A Viewpoint published today in JAMA Pediatrics discusses concerns about exploitable loopholes in state vaccination exemption policies. In it, Y. Tony Yang, ScD, LLM, MPH of the George Washington University’s Milken Institute School of Public Health and School of Nursing describes a recent high profile case in California. He and his coauthor, Ross D. Silverman, JD, MPH of the Indiana University Fairbanks School of Public Health outline more prevention-focused options for structuring and regulating medical and nonmedical vaccination exemption requests.
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An Argument in Favor of Influenza Vaccine Mandates for Young Children
In a Viewpoint published in JAMA Pediatrics, Y. Tony Yang, ScD, LLM, MPH makes a case for the value of influenza vaccine mandates for children between six months and five years of age, such as the one now in force in New York City (NYC) for children in city-regulated childcare and educational institutions.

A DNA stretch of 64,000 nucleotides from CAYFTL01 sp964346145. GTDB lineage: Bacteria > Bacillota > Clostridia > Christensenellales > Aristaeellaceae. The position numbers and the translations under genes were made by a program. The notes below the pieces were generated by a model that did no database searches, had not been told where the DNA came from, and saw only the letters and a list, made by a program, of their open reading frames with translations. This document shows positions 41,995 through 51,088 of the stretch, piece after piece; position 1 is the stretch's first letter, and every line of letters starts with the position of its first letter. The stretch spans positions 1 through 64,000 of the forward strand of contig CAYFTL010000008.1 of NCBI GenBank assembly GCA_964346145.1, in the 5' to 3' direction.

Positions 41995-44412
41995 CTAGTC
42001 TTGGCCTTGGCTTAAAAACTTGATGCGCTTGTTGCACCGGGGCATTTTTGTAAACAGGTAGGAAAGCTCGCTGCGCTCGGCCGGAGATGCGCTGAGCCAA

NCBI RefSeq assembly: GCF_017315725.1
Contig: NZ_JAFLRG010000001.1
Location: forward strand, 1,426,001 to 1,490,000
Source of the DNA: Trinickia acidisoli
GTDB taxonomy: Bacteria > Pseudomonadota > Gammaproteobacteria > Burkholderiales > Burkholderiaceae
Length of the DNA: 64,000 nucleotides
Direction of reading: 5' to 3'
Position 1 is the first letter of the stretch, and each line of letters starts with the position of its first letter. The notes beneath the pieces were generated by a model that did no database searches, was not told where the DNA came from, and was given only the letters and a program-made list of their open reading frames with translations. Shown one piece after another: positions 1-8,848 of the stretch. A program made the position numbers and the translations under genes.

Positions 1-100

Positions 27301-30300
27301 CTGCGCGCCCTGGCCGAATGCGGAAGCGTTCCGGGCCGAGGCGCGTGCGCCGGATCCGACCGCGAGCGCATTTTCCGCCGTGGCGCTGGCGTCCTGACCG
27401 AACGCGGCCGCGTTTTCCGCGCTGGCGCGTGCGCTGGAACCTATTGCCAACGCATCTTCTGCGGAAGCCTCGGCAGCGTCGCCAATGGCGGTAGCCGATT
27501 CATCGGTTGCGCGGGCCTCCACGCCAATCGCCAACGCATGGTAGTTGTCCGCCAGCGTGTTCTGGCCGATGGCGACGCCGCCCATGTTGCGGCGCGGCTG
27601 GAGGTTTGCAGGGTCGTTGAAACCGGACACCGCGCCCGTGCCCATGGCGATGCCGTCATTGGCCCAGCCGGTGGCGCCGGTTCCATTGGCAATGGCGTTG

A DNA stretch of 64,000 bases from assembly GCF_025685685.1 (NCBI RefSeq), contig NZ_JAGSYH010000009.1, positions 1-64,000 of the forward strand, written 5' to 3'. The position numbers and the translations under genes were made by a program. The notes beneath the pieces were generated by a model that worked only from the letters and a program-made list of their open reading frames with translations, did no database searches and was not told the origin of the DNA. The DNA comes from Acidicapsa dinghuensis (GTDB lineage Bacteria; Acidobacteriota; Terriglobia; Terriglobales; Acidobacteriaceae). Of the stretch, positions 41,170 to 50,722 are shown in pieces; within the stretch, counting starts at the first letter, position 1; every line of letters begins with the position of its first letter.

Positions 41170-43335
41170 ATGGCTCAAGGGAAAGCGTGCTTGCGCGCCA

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State Policies Linked to Uptake of HPV Vaccine
State policies play a significant role in the usage of vaccinations to prevent human papilloma virus (HPV), the most common sexually transmitted infection in the U.S. Wayne Psek, MD, PhD, of the George Washington University Milken Institute School of Public Health served as an author on a study that identified a combination of state policies that are associated with high uptake of the vaccine in children, which the U.S. Centers for Disease Control and Prevention recommends beginning when they are 11 or 12 years old.